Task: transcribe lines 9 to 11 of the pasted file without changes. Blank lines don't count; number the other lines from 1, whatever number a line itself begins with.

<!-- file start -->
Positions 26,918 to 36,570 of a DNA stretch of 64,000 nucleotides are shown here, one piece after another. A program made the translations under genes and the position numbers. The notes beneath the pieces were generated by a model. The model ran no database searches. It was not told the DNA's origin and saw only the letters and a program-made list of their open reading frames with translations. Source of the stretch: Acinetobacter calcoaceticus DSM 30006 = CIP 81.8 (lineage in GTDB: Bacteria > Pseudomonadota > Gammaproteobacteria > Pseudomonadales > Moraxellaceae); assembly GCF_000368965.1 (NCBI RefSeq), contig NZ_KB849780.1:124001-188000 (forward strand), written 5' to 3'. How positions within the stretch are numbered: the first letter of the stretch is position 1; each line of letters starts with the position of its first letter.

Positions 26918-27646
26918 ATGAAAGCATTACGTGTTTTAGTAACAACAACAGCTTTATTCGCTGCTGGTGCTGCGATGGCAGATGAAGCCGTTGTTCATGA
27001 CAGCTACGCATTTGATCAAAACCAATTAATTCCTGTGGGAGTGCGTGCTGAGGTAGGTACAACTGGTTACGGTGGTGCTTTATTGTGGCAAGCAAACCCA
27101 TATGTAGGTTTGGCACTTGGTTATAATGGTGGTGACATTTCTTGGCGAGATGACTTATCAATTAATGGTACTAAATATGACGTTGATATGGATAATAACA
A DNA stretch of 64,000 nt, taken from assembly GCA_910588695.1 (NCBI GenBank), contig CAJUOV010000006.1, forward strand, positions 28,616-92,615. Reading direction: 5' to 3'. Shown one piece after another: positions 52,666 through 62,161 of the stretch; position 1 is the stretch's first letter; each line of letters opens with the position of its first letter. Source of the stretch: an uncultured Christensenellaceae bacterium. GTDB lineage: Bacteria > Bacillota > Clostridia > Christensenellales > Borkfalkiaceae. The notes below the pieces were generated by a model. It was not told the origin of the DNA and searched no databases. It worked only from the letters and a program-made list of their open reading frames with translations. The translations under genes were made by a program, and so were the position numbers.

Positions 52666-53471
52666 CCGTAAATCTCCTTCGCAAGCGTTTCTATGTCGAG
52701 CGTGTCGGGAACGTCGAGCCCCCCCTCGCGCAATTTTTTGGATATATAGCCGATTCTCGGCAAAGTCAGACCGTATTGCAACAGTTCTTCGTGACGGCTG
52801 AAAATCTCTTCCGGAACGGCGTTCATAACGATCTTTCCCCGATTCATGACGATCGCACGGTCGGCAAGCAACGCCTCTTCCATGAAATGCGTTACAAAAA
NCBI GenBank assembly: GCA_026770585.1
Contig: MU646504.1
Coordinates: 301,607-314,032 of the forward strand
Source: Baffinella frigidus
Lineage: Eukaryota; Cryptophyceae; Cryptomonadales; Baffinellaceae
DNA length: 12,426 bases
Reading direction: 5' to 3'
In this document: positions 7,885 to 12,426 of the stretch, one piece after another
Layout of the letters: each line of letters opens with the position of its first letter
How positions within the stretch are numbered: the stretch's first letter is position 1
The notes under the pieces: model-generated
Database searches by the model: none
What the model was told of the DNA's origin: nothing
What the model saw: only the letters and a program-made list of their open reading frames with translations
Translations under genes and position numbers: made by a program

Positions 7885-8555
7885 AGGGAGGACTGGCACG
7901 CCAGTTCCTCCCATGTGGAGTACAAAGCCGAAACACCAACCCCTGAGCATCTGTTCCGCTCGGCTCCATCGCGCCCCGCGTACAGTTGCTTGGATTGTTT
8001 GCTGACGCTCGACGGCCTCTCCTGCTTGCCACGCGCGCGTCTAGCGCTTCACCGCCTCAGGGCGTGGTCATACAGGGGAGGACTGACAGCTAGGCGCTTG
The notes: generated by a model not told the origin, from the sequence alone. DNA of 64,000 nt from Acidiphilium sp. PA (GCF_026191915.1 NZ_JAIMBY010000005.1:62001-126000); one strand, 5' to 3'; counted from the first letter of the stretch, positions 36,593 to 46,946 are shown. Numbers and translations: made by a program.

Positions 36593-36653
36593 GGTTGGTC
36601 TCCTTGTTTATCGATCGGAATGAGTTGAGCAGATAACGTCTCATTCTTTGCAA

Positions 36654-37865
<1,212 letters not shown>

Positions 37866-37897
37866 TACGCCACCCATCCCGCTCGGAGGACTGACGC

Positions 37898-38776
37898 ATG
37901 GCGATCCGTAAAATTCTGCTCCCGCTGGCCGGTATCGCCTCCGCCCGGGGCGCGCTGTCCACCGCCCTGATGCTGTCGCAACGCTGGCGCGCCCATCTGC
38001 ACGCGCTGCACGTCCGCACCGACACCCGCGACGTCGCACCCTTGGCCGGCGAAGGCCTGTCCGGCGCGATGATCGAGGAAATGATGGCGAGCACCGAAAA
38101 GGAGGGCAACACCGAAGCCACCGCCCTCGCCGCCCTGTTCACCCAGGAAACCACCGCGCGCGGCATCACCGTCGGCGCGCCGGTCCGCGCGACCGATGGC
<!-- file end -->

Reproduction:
52701 CGTGTCGGGAACGTCGAGCCCCCCCTCGCGCAATTTTTTGGATATATAGCCGATTCTCGGCAAAGTCAGACCGTATTGCAACAGTTCTTCGTGACGGCTG
52801 AAAATCTCTTCCGGAACGGCGTTCATAACGATCTTTCCCCGATTCATGACGATCGCACGGTCGGCAAGCAACGCCTCTTCCATGAAATGCGTTACAAAAA
NCBI GenBank assembly: GCA_026770585.1